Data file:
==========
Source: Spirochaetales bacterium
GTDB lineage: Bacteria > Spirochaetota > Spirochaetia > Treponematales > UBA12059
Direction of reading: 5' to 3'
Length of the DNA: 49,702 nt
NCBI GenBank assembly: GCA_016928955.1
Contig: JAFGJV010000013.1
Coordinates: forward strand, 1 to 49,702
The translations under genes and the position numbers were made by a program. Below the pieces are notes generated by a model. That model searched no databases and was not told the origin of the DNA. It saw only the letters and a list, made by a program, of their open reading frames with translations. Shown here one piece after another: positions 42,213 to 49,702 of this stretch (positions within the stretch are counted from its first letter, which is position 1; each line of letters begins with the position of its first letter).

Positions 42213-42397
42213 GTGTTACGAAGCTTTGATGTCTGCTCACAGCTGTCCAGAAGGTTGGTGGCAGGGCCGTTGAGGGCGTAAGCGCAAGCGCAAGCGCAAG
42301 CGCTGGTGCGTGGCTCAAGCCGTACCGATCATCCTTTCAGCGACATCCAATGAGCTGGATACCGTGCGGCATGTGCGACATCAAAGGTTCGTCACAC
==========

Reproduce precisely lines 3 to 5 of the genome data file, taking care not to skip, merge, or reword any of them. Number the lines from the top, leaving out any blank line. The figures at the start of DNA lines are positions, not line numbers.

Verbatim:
Direction of reading: 5' to 3'
Length of the DNA: 49,702 nt
NCBI GenBank assembly: GCA_016928955.1